I think it will turn out good if you put enough polish in.   I agree with Pixel Noise that you should consider working towards some type of demo.  Even if you don't release it to general public you could provide the demo to some of the review sites and that way get some feedback on the game.   Motivation is such a huge factor, that extra bump from some good reviews could power you through for another year or two.
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« Reply #31 on: October 22, 2016, 01:22:51 pm »

I appreciate it guys.  I agree that motivation is huge, and working towards a playable demo should definitely be the goal.

In any case, I have a contribution to today's screenshot saturday







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« Reply #32 on: June 10, 2017, 07:50:17 pm »

I'm still working on this and have been making good progress recently.  There's still a lot of work left to do, but I feel like I can see a light at the end of the tunnel now.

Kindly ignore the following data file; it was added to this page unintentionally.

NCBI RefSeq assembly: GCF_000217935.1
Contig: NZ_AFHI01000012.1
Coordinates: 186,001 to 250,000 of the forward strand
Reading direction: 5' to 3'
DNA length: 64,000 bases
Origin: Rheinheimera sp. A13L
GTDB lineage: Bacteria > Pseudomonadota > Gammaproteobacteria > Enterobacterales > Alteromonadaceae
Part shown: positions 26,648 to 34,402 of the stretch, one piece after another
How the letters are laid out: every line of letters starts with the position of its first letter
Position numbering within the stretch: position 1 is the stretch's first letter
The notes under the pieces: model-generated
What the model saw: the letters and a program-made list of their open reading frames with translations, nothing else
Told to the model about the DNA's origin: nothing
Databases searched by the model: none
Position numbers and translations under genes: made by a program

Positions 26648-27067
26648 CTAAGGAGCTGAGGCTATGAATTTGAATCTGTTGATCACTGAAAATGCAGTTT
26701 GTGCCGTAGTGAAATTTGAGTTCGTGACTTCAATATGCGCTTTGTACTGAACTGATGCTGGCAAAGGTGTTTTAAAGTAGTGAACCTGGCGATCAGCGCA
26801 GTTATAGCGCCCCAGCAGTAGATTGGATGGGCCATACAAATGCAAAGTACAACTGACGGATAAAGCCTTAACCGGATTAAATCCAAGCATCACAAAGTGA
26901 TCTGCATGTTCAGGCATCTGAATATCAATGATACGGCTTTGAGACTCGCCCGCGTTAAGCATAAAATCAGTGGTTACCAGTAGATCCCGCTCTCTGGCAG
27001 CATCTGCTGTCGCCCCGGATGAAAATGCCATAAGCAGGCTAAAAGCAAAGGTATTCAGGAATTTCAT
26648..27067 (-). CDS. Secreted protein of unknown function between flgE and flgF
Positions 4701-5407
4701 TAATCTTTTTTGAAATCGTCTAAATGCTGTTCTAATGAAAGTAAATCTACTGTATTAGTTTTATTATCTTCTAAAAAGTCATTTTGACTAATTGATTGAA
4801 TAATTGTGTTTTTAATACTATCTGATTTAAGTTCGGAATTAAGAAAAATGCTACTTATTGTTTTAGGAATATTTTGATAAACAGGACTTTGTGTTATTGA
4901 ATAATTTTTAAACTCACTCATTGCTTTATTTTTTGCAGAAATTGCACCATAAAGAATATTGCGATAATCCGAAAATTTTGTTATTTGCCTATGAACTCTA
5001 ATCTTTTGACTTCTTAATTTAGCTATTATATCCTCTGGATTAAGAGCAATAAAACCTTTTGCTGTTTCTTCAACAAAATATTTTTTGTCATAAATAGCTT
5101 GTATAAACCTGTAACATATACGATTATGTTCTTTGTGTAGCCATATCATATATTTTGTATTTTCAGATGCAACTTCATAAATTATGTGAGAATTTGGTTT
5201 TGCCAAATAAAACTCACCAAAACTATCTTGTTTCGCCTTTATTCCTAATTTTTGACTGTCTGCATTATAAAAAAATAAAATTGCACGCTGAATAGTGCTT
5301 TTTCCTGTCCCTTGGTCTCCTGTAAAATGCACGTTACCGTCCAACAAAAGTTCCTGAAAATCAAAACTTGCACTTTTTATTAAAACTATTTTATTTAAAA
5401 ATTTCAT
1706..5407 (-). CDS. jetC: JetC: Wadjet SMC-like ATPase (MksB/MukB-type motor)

I've changed the name of the game from "It Always Ends In Nuclear War" to "It Usually Ends In Nuclear War".  The name was meant to be a commentary on human civilization, but I decided to change it as I was afraid that the old name could have given the wrong impression about the gameplay. 

I've also changed the graphics a bit.  Previously I had a pronounced psuedo-3d height visual effect going on.  I liked the way it looked and I put a fair amount of work into it, but it was purely aesthetic and it prevented me from using tile colors to display information about a given tile. 

For instance, in most if not all other similar 4X games there are a set number of distinct tile types.  In Civilization II for example,  a tile could either be  grassland, swamp, forest, plains, desert, or tundra.  Each tile type had a specific food, production, and science output.  I want the output of a tile to be somewhat dynamic, and I want the player to more or less be able to tell the output of a tile by its color alone.